197 episodes

Spectrum features conversations with an eclectic group of fascinating people, some are famous and some are not, but they all have captivating stories.

Spectrum WOUB Public Media

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    • 4.5, 33 Ratings

Spectrum features conversations with an eclectic group of fascinating people, some are famous and some are not, but they all have captivating stories.

    “The Talk”-- Parents of Black Children Explain Special Parenting Issues They Face

    “The Talk”-- Parents of Black Children Explain Special Parenting Issues They Face

    An African-American father and a black mother explain how they need to warn children about possible violence against them by police or others. This starts at a very young age and continues through young adulthood in a repetitive manner.

    It’s called “The Talk” and it happens in every black family with children, says Isaiah Simmons, a father, a minister, and a court bailiff. Simmons has a son and a daughter and also has mentored his teenage nephew and niece.

    “The Talk” gives practical tips to young blacks about how to behave if confronted by a police officer or another person in authority, where to put their hands and what to say or not say.

    These are not just parental lectures but instead are survival tips delivered by parents so that their children stay alive.

    I tell my son that when he goes out …I just want him to come home alive, says Gayle Williams-Byers judge of the South Euclid Municipal Court. Do whatever it takes to comply to protect your life, she says to him. We can work out the other details later, she adds.

    However, both Judge Byers and Simmons question whether “The Talk” is even relevant anymore because the level of police violence against blacks does not seem to match any form of aberrant behavior. Blacks can do everything correctly and still be subject to police abuse.

    Special instruction for black children starts way before teenage years.
    Judge Byers says she started very young with her son and other young relatives to tell them that they unfortunately need to work twice as hard to reach half of the success levels of white culture.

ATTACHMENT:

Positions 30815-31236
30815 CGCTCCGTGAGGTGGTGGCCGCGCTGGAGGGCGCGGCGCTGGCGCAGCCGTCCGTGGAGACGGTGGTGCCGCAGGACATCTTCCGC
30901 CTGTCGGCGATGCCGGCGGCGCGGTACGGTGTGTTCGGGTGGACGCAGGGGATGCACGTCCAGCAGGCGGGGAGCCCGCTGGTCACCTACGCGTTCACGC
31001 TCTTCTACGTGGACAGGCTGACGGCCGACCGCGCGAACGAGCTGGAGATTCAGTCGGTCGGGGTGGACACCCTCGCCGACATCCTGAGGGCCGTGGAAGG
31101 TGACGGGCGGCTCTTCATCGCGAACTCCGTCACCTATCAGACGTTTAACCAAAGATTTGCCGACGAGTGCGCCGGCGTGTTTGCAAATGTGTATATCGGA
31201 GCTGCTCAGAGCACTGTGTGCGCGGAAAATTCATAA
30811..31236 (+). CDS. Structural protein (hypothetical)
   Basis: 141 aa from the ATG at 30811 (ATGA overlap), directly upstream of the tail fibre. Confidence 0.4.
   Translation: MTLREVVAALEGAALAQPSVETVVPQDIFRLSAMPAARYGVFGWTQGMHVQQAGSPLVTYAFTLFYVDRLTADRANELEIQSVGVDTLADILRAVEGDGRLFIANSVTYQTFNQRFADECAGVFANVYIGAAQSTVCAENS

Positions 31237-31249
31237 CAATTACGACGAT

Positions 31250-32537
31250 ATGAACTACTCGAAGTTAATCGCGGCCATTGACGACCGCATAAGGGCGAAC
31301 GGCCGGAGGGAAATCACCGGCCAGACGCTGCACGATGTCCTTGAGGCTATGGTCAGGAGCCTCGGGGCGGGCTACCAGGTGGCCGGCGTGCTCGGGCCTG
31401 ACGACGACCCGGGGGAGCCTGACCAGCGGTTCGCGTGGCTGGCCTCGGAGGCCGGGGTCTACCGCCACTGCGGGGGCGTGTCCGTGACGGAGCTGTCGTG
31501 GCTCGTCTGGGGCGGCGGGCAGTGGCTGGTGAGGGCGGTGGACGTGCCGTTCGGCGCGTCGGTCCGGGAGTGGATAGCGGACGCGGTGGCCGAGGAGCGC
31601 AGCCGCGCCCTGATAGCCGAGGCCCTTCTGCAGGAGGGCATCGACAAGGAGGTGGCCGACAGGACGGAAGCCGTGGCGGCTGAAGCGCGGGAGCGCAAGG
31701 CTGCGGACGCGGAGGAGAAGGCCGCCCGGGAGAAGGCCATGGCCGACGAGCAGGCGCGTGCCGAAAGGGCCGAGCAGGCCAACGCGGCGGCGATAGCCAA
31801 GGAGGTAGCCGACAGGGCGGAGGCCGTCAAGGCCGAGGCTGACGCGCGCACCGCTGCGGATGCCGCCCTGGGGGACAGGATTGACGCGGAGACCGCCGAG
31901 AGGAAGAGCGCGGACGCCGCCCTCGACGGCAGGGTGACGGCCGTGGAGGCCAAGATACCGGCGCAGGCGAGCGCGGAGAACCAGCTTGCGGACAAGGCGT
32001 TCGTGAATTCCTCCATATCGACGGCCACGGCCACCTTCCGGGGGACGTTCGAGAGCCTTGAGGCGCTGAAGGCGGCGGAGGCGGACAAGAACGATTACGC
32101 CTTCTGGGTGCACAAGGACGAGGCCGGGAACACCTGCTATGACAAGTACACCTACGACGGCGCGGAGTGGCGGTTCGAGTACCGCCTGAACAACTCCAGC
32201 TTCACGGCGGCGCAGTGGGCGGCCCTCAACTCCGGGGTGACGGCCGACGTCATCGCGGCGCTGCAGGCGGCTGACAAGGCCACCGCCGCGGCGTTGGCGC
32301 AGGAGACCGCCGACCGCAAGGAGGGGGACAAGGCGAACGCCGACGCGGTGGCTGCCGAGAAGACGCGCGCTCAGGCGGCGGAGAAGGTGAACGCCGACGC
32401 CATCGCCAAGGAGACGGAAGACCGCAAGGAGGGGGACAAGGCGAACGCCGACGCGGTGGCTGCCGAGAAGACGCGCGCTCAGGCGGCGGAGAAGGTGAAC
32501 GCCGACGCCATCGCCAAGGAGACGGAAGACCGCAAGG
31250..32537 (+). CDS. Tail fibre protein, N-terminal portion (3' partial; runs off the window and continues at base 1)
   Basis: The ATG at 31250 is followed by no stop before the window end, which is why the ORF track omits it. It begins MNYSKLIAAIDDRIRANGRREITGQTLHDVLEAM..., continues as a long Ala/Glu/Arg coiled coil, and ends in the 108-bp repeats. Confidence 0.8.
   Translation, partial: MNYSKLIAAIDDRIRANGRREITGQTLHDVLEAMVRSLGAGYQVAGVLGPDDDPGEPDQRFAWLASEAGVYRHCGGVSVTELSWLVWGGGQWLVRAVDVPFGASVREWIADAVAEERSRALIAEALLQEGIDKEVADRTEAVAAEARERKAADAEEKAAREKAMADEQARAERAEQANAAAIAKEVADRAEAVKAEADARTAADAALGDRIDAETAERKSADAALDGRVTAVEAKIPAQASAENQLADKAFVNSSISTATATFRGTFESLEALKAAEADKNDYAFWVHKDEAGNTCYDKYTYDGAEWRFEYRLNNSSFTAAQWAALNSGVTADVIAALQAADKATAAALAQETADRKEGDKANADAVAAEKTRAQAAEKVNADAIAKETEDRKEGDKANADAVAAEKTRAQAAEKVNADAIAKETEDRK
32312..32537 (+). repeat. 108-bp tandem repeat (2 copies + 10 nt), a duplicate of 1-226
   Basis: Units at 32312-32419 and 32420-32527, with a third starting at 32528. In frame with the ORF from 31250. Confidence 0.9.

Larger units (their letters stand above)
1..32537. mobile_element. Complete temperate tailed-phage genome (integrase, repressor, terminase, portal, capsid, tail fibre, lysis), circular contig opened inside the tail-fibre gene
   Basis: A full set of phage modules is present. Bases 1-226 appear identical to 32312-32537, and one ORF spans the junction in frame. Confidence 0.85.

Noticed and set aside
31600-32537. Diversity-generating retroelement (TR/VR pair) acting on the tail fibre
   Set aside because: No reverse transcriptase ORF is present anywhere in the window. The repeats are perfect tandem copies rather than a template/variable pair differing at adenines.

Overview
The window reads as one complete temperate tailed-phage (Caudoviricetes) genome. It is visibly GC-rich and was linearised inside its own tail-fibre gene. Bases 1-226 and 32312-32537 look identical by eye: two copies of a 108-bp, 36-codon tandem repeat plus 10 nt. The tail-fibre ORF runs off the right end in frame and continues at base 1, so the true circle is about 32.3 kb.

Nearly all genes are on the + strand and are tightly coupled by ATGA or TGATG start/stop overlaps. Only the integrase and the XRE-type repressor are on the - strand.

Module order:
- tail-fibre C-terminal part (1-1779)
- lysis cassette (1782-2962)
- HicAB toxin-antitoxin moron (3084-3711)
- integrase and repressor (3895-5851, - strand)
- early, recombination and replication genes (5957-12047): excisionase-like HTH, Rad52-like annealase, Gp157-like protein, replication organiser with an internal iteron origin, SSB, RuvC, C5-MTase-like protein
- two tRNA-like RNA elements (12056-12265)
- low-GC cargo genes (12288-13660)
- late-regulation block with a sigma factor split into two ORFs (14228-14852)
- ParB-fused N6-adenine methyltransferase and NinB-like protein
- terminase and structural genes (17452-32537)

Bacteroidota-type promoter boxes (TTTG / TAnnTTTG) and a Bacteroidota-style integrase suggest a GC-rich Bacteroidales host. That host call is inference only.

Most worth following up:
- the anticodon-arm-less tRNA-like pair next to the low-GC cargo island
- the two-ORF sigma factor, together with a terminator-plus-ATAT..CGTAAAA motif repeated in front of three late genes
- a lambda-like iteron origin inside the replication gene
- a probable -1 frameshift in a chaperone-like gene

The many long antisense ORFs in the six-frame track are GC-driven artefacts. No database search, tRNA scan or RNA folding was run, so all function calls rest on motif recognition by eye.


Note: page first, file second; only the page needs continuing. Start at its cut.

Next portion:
Our culture, still in 2020, is stacked against a black child succeeding at the same level as his/her white counterparts.

    The violence and other societal factors place an extra burden on black parents to rear their children safely.

    • 1 hr 9 min
    Systemic Racism in Criminal Justice System Explained by Black Female Judge

    Systemic Racism in Criminal Justice System Explained by Black Female Judge

    Too often we, as a country, focus only on the incidents of violence perpetrated on African Americans by police officers instead of looking at the total picture of racism that perpetuates the criminal justice system from the streets to the courtrooms, says Judge Gayle Williams Byers, of the South Euclid Ohio Municipal Court.

    Racism goes well beyond what happens in the streets, she says. It truly is systemic.

    Judge Byers complains of over-policing in minority neighborhoods.

    “Overall, the issues related to police brutality and its intersection with black folk is “ground zero.” While the media has largely focused on the overreaching and many times illegal police tactics employed while interacting with the black community, they have overlooked the role that City Councils and Courts often play in setting these confrontations in motion,” says Judge Byers.

    She also claims that City’s use courts and over-policing as revenue streams.

    “Often, local governments use police forces and courts as revenue generating ATMs or piggy banks. They pressure police chiefs, officers (with required ticket quotas) and court officials to increase traffic and low-level criminal enforcement fines and fees without regard to public safety or tangible outcomes. The vast majority of the people who are targeted with these often heavy-handed enforcement measures to meet these monetary targets are Black, brown and poor people,” she adds.

    Under these processes, blacks are often stopped and searched with little reasonable suspicion and arrested with only the barest probable cause. They then are expected to post bonds that many times, Mark Zuckerberg couldn’t afford and the scheme, in many cases, is to make it hard for them to keep their court date, she notes.